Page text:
As the Coast Guard replaces its aging ships, aircraft and systems, the service’s vice commandant has called for significant change in the acquisition process — not just for his service, but the other branches as well.
"There are some basic elements in acquisition that must be addressed, and it’s going to take significant courage in the part of not only government, but industry,” Vice Adm. John Currier said Monday, the first day of the Navy League’s annual Sea-Air-Space symposium outside Washington, D.C. Currier was serving on a service chiefs’ panel alongside Chief of Naval Operations Adm. Jon Greenert and Marine Commandant Gen. Jim Amos.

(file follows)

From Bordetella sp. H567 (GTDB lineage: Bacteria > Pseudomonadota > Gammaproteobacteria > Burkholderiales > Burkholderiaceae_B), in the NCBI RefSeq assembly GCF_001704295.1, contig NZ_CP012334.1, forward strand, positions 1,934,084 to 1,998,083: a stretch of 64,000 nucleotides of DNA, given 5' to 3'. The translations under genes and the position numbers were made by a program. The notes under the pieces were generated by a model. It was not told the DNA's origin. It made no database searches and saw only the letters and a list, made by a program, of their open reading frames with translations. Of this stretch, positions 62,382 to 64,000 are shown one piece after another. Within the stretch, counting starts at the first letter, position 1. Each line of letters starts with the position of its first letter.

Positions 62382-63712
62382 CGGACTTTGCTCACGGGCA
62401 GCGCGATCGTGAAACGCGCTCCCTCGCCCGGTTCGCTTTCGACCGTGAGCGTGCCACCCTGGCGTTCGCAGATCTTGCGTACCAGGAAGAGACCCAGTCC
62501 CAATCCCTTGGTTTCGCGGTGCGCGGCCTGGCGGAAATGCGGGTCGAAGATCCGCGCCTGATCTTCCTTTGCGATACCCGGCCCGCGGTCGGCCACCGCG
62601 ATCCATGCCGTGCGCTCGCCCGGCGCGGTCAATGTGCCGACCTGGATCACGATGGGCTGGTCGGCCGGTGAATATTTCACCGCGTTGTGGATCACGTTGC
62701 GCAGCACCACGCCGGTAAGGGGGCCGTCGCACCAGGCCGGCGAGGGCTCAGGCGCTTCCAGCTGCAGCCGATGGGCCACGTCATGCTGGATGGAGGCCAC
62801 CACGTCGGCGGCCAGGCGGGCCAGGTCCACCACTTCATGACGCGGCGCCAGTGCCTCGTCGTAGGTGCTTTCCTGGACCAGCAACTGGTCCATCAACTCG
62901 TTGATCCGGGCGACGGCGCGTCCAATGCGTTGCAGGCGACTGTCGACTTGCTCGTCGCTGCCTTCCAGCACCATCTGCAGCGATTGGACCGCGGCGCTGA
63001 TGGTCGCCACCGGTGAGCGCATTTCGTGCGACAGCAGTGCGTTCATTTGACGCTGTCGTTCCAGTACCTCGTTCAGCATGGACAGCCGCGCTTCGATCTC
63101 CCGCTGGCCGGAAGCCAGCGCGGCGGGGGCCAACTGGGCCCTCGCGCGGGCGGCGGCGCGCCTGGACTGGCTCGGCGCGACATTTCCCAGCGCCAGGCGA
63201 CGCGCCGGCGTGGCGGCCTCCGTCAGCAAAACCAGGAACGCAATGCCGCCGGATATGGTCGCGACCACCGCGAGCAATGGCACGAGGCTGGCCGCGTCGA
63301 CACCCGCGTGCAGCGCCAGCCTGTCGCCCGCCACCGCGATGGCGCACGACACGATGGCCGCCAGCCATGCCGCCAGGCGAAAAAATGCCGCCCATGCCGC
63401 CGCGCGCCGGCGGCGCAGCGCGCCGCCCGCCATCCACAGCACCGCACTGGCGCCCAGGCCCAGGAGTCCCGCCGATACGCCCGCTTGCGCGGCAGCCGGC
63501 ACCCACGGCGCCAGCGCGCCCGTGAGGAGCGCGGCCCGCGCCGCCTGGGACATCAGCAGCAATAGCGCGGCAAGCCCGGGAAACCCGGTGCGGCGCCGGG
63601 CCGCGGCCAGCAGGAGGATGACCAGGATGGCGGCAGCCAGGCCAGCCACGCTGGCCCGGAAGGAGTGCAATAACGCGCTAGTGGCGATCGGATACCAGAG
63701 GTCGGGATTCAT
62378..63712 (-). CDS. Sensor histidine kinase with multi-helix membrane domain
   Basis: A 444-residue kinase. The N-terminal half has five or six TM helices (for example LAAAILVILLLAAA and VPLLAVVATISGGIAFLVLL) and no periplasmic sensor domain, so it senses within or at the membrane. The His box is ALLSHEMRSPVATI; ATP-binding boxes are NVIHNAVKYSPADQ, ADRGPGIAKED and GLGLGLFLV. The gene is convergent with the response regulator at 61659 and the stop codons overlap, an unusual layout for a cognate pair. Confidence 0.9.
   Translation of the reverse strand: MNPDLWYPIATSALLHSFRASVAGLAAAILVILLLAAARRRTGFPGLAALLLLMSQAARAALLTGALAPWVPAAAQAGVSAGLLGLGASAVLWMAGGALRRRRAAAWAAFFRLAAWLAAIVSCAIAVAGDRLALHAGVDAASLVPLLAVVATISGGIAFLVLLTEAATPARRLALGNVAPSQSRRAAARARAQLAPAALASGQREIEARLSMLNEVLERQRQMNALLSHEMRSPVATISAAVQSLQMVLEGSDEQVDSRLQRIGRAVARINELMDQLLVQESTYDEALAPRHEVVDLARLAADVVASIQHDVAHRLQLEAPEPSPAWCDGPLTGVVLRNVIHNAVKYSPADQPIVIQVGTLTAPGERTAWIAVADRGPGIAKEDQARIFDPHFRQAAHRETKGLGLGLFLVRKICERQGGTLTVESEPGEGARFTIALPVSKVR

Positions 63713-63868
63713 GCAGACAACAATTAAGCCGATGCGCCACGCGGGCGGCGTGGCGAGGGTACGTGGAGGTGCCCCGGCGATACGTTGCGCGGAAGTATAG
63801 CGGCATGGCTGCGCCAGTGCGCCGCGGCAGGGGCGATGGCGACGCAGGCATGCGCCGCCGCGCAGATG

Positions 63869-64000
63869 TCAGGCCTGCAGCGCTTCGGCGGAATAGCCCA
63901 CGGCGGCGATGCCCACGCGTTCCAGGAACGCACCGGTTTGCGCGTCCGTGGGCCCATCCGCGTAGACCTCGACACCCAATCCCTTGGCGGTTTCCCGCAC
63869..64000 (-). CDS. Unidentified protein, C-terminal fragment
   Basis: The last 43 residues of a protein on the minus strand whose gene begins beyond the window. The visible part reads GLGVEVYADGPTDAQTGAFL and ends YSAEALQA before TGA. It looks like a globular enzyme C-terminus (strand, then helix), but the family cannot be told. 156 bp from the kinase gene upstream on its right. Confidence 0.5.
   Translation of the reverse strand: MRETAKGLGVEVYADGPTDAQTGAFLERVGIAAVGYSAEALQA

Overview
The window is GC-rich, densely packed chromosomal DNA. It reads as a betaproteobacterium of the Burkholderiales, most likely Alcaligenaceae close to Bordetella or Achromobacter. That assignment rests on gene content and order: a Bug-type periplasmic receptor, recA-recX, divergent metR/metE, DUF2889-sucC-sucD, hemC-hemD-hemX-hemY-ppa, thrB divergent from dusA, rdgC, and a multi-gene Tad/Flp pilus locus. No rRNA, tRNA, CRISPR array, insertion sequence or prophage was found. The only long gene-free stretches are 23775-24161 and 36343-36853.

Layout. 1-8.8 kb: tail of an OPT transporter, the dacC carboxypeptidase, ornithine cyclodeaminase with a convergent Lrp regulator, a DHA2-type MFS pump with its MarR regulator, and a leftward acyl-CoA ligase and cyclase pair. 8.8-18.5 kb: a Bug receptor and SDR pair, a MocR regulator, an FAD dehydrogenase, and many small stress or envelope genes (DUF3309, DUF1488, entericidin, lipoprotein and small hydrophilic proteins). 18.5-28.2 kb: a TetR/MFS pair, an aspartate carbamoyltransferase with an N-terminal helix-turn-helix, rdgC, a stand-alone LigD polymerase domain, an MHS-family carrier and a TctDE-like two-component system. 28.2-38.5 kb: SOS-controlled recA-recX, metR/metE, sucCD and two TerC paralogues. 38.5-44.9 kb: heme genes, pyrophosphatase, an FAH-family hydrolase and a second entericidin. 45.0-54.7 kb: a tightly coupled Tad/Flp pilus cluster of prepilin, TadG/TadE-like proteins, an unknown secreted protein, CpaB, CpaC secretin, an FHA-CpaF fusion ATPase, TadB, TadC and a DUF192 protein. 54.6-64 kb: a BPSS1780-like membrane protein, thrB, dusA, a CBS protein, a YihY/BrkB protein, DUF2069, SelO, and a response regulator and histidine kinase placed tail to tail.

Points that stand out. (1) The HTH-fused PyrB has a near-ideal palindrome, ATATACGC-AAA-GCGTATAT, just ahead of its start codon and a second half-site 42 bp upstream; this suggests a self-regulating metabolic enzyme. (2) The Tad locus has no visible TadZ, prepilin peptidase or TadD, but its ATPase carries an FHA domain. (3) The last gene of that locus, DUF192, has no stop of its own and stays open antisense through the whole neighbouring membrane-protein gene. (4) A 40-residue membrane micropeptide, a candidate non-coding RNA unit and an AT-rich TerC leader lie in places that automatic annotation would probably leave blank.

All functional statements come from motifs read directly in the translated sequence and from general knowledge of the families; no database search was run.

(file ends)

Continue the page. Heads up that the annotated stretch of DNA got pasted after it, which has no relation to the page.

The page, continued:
Currier said the current budget situation has created a “compelling need to act” in assessing the acquisition process. Currier foresaw a fight in getting the system changed, saying that current processes are ingrained and institutionalized.
“We are going to have to break some china to change this,” he said. “It's going to take a lot of courage, its going to take a rethinking of how we buy things.”
The service is investing about $30 billion in acquisition projects, including acquiring new aircraft, vessels and systems.
“I look at acquisition as a system that was built, probably since the Civil War, based on abuses,” Currier told the audience. “Until we come up with a streamlined system that doesn't just look at a major systems acquisition, that breaks the threshold and becomes ‘Project X' but looks at each [program] in isolation for the real reforms, the real areas of cost and the real world areas of risk ... and we have the ability to go to Congress and get stable, predictable funding, then I don't think we are going to succeed at this.”